“Writing keeps me safe and sane, safe so I don’t hurt others, because this shit—racism, segregation—if I didn’t write I’d be out there hurling Molotov Cocktails. I still don’t feel comfortable in Bridgeport. I don’t feel comfortable in Evergreen Park. I don’t feel comfortable going to the theater in Jefferson Park because when I was growing up, those were dangerous places for me. If I don’t get behind my computer and try to have compassion and understanding then I think the shit could consume me,” she says.
Brooks was tough enough and smart enough to fend off the shit. She ignored the Carter School elementary teacher who told her she would never get into a performing arts high school. She graduated from the Marie Curie Metropolitan High School’s program in the performing arts and then earned a BFA from Northern Illinois University.
Her triple-hyphenate career (actor-director-playwright) has taken her across the globe and the country. She mined the history of Haiti with Fedra: Queen of Haiti, a 2009 Lookingglass production in which she also starred. She also won acclaim for her 2007 drama Black Diamond: The Years the Locusts Have Eaten, the story of Liberia’s civil war, seen through the eyes of women rebels. Her Honor Jane Byrne marks the first time she’s turned her pen to her hometown.
“I’m very proud of where I come from,” says Brooks. “I’m also not interested in letting people who aren’t from here build stories about Chicago.”
Byrne’s story is prime Chicago. The first female mayor of a major U.S. city, Byrne was swept into office by the legendary snowstorm of 1979, voted in by citizens furious that the city ground to a complete standstill when then-mayor Michael Bilandic couldn’t get the streets cleared.
Byrne won the vote but struggled to gain the support of the people surrounding her. Her move to Cabrini enraged then-police superintendent Richard Brzeczek and CHA Chair Charles Swibel (both characters in the play). She was repeatedly the target of vicious sexism. “I mean, she was attacked for her looks for fuck’s sake,” Brooks says.
Byrne was met with well-deserved skepticism from iconic Cabrini activist Marion Stamps (also a character in the play). Stamps had receipts to back her wariness. Byrne’s mentor was none other than Richard J. Daley—architect-in-chief for segregation in 20th-century Chicago. Daley oversaw the construction of the Robert Taylor Homes Brooks’s mother so vividly described. He also built a highway (the Dan Ryan) that effectively cut them off—along with much of the south side—from the rest of the city.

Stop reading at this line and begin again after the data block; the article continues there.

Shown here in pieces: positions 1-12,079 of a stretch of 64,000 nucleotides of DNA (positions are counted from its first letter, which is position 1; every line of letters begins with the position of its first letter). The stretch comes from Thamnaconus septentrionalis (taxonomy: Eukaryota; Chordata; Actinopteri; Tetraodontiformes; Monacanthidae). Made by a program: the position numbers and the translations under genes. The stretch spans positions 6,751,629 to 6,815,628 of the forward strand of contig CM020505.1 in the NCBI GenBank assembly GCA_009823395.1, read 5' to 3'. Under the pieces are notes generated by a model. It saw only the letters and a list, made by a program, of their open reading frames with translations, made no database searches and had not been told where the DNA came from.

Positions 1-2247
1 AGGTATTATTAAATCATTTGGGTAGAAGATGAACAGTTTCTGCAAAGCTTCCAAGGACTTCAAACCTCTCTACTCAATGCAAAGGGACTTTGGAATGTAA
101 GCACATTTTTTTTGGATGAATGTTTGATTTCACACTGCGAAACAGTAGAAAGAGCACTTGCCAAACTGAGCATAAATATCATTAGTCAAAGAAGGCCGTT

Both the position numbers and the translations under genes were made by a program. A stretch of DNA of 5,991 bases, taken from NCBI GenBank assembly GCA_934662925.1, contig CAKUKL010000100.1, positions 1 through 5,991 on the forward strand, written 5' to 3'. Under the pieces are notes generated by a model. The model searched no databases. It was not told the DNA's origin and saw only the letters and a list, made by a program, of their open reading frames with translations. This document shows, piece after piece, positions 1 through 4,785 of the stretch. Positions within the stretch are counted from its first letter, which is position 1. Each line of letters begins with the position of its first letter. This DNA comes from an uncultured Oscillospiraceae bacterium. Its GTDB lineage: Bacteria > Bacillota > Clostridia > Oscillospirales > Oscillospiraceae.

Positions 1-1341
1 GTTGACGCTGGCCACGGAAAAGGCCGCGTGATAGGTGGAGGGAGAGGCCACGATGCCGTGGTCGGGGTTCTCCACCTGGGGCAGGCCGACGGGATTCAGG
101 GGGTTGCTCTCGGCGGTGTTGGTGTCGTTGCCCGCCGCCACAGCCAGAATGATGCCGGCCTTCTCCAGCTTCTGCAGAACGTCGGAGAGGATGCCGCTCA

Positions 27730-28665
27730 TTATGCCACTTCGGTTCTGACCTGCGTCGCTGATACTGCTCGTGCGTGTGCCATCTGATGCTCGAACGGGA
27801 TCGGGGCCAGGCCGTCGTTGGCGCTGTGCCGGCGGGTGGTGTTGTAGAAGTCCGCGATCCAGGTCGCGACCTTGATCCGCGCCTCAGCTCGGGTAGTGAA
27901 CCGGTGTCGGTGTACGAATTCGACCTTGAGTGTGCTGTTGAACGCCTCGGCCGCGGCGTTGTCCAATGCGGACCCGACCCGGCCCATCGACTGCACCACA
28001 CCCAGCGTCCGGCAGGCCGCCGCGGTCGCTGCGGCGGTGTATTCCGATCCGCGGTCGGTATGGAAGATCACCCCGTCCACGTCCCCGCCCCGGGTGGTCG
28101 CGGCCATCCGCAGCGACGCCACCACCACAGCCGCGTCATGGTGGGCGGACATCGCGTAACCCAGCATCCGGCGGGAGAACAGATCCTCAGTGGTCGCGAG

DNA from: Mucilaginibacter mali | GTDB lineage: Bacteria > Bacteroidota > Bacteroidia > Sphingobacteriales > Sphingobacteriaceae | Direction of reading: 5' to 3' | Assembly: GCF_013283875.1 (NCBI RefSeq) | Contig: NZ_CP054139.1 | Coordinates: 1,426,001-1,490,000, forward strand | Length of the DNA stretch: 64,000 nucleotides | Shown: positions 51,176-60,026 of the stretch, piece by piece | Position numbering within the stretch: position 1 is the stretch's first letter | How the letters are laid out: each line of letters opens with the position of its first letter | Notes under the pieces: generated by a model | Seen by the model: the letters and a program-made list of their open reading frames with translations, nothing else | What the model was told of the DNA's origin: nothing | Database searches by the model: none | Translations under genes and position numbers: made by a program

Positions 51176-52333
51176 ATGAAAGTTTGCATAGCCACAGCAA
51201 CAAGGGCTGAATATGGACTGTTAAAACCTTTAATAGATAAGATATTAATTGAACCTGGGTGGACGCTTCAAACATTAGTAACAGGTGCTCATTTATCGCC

In June 1968, Daley basically shrugged as the west side burned down in the wake of the Rev. Dr. Martin Luther King’s assassination. (It would be almost 30 years before the burnt ruins were cleaned up—as prep for the 1996 Democratic National Convention.) Roughly two months later, Daley told the cops to “shoot to kill” activists protesting at the 1968 Democratic Convention. Throughout his mayoralty, redlining flourished, making Chicago one of the most racially divided cities in the country.
In Byrne, Daley the Elder found a cagey acolyte. Before she was the first female mayor of Chicago, Byrne was the only female member of Daley’s cabinet.
“You can’t talk about Harold Washington without talking about Byrne and you can’t talk about Byrne without talking about Daley,” Brooks says. “That’s why there’s four plays. This is the first in the saga.” The next three will focus on Washington, Chicago’s first African American mayor and the man who ousted Byrne from office. The third will deal with the Daley dynasty, from Richard J. to Richard M. The final piece will take up the end of Rahm Emanuel and the rise of Lori Lightfoot.
“It’s like Marvel movies in that the same characters show up in each piece and they’re all connected,” Brooks says.
Byrne’s stay in Cabrini changed things—at least while she was there. Money for community programs poured in. Cops patrolled there again. Street lights got fixed, garbage picked up, potholes patched. There was talk of building a community center. Whatever Byrne sincerely hoped to achieve, there’s no denying the entire adventure was rooted in privilege.
“White people get to do that—to say ‘I’m going to move into this place to prove a point.’ You know who couldn’t do that? Martin Luther King Jr. If Dr. King or Jesse Jackson or Marion Stamps had said ‘I’m going to move to Sauganash or Elmwood Park to help end racism,’ well, they wouldn’t have said that because they’d have known it could never happen. Jane had skin privilege that allowed her to do things people of color couldn’t.”
In the end, Byrne’s effort didn’t make a lasting change.
“I think she probably got in there and realized it was way more complicated than she’d thought,” Brooks says. “There was a well-organized criminal network operating in Cabrini, and I’m not talking about the Gangster Disciples. I’m talking about [Alderman] Fred Roti and the Mob. It got a cut of everything. Byrne wasn’t going to change any of the history or get rid of the outfit.”
Byrne died in 2014. When people mention her now, it’s mostly in exasperation: the Jane Byrne Interchange is bumper-to-bumper standstill more often than not. Her Honor is a glimpse of a woman who is a vivid memory to many and ancient history to others.
“This play is a love letter to Chicago, but it’s also revenge against many years of hurt and frustration,” says Brooks. “I believe artists are the greatest warriors that we have. We can get into spaces in the most beautiful and insidious ways. That’s our superpower.” v